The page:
Would J. R. R. Tolkien, if he were alive today, be a fan of prairie romance? The question is appropriate because of what he wrote in his essay “On Fairy-Stories” regarding escapism. Most speculative writers are familiar with his analogy about prisoners escaping to go home versus deserters escaping their commitments. We conclude, then, that Tolkien approved escape. But escape from what?
One thing he seemingly felt needed escape was the clutter and chaos man created with his technological advances — “mechanical traffic” and “robot factories.” In this regard, fantasies were not the exclusive means of escape. Rather, historical fiction, including romance set in an earlier time, would work equally well.
Tolkien’s chief complaint against the advances of his day seemed to center on the idea that these changes, “here to stay,” were part of the “real world,” subjugating things of a more simple time as less real.
For my part, I cannot convince myself that the roof of Bletchley station is more “real” than the clouds. And as an artefact I find it less inspiring than the legendary dome of heaven . . . And if we leave aside for a moment “fantasy,” I do not think that the reader or the maker of fairy-stories need even be ashamed of the “escape” of archaism: of preferring not dragons but horses, castles, sailing-ships, bows and arrows; not only elves, but knights and kings and priests. For it is after all possible for a rational man, after reflection (quite unconnected with fairy-story or romance), to arrive at the condemnation, implicit at least in the mere silence of “escapist” literature, of progressive things like factories, or the machine-guns and bombs that appear to be their most natural and inevitable, dare we say “inexorable,” products.
“The rawness and ugliness of modern European life”—that real life whose contact we should welcome —“is the sign of a biological inferiority, of an insufficient or false reaction to environment.” The maddest castle that ever came out of a giant’s bag in a wild Gaelic story is not only much less ugly than a robot-factory, it is also (to use a very modern phrase) “in a very real sense” a great deal more real. [From “On Fairy-Stories,” p. 21]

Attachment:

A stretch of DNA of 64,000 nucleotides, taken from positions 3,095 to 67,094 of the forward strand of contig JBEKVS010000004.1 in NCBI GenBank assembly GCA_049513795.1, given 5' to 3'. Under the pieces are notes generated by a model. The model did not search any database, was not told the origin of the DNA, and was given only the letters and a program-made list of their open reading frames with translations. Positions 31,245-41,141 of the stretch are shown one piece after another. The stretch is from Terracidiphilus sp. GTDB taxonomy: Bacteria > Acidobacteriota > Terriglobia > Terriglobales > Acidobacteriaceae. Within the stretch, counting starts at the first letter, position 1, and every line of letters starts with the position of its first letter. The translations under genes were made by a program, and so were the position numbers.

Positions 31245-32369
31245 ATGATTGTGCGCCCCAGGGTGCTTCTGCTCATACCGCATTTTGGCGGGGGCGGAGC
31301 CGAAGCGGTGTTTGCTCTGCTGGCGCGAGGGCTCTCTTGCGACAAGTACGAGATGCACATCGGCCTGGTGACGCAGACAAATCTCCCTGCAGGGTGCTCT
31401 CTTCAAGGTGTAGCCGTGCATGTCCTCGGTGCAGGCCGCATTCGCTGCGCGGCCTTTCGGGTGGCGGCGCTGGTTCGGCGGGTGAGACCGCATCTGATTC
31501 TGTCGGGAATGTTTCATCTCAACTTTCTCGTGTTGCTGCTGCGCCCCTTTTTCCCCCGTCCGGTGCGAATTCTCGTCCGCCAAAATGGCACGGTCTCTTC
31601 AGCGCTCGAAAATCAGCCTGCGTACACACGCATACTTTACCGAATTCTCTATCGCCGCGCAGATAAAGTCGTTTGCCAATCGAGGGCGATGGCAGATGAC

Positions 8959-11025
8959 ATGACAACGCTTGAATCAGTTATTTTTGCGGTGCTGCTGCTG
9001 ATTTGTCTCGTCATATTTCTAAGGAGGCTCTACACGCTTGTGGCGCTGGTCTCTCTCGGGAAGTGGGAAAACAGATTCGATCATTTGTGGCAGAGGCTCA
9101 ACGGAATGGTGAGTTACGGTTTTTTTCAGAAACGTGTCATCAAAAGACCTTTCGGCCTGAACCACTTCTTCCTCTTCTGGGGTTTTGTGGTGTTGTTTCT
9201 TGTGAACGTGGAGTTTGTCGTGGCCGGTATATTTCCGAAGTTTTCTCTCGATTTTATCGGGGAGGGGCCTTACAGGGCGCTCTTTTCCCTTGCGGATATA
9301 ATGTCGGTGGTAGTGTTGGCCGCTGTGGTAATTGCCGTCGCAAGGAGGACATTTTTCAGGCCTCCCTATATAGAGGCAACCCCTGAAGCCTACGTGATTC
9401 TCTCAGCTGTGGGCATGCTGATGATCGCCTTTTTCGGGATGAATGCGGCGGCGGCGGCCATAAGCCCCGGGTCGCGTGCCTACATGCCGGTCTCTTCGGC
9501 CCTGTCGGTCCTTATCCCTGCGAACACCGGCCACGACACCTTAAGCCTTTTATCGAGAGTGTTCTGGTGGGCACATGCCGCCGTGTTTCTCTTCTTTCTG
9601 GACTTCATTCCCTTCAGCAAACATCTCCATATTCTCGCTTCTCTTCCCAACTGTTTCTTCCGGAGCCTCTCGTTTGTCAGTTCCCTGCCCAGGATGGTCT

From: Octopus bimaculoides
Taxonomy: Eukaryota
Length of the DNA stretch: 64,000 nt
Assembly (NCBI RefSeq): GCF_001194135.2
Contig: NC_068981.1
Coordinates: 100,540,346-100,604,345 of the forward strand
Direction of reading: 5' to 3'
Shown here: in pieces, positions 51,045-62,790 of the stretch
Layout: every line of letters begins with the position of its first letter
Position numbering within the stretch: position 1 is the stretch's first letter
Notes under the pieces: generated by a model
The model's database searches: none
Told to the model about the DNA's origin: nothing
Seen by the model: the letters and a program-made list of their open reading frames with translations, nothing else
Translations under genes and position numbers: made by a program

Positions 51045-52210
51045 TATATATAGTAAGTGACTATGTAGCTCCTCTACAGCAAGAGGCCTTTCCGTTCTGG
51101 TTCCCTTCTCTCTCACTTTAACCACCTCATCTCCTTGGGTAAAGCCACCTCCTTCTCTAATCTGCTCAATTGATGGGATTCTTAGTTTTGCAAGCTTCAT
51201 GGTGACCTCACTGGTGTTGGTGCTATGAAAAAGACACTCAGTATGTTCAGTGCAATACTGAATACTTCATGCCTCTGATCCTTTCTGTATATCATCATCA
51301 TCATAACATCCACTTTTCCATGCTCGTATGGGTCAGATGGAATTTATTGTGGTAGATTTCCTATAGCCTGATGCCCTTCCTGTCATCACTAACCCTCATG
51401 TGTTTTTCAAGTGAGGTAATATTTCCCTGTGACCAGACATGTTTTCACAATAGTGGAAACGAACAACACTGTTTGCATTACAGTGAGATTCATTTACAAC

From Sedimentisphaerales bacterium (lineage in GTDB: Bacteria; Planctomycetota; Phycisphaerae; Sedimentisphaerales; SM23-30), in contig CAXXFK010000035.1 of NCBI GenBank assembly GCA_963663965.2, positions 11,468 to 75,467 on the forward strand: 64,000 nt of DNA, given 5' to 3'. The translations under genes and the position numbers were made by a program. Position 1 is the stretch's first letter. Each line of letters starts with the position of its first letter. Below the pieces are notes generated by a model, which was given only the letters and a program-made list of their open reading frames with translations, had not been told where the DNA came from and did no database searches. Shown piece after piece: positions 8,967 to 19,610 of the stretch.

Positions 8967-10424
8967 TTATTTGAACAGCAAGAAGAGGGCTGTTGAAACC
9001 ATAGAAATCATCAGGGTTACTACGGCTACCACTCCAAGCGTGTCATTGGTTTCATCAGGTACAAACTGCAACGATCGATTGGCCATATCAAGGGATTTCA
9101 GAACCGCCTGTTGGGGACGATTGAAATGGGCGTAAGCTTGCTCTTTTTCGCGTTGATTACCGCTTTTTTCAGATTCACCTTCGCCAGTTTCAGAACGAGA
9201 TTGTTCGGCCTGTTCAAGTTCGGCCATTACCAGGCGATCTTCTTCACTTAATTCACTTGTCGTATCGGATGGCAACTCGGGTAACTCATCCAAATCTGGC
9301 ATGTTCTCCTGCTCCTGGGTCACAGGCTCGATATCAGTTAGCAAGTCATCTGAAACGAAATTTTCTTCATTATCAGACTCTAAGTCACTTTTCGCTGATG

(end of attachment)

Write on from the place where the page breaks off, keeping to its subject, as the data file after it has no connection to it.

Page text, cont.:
Here is where we can see a glimpse into Tolkien’s thoughts about romance. Interestingly, he viewed science fiction as the “most escapist form of all literature,” but in creating a world different from the one we know, they leave untouched the causes for the problems.
To judge by some of these tales they will still be as lustful, vengeful, and greedy as ever; and the ideals of their idealists hardly reach farther than the splendid notion of building more towns of the same sort on other planets. It is indeed an age of “improved means to deteriorated ends.” It is part of the essential malady of such days — producing the desire to escape, not indeed from life, but from our present time and self-made misery — that we are acutely conscious both of the ugliness of our works, and of their evil. So that to us evil and ugliness seem indissolubly allied.
This marriage of evil and ugliness meant that an ogre would be incapable of creating something that remained as ugly as he and yet had a good or self-less purpose. (Clearly, Tolkien had not met Shrek!) That the fear of the beautiful fay had faded and worst, that “goodness is itself bereft of its proper beauty.”
Enter escapist fiction.
This, however, is the modern and special (or accidental) “escapist” aspect of fairy-stories, which they share with romances, and other stories out of or about the past. [emphasis added]
Can we conclude, then, that Tolkien would be a fan of prairie romances? Perhaps in so far as they went, but he didn’t believe the problems of life began and ended with technology.
There are other things more grim and terrible to fly from than the noise, stench, ruthlessness, and extravagance of the internal-combustion engine. There are hunger, thirst, poverty, pain, sorrow, injustice, death. And even when men are not facing hard things such as these, there are ancient limitations from which fairy-stories offer a sort of escape, and old ambitions and desires (touching the very roots of fantasy) to which they offer a kind of satisfaction and consolation.
It is the idea of “consolation” that seems central to Tolkien’s beliefs about fairy stories, something less often discussed than his thoughts on sub-creation and escape. I’ll take a look at that aspect next time, but for now, I suggest that Tolkien wouldn’t hate prairie romances, perhaps not even Amish fiction. I think he’d understand them but think they aren’t sufficient. Their escape doesn’t go far enough and they offer little else.
I wonder. Have today’s speculative authors become snobbish in our attitudes toward romance — particularly “bonnet books” — when in fact we should take a page from Tolkien’s book and adapt a more objective view, crediting them for what, in fact, they actually accomplish?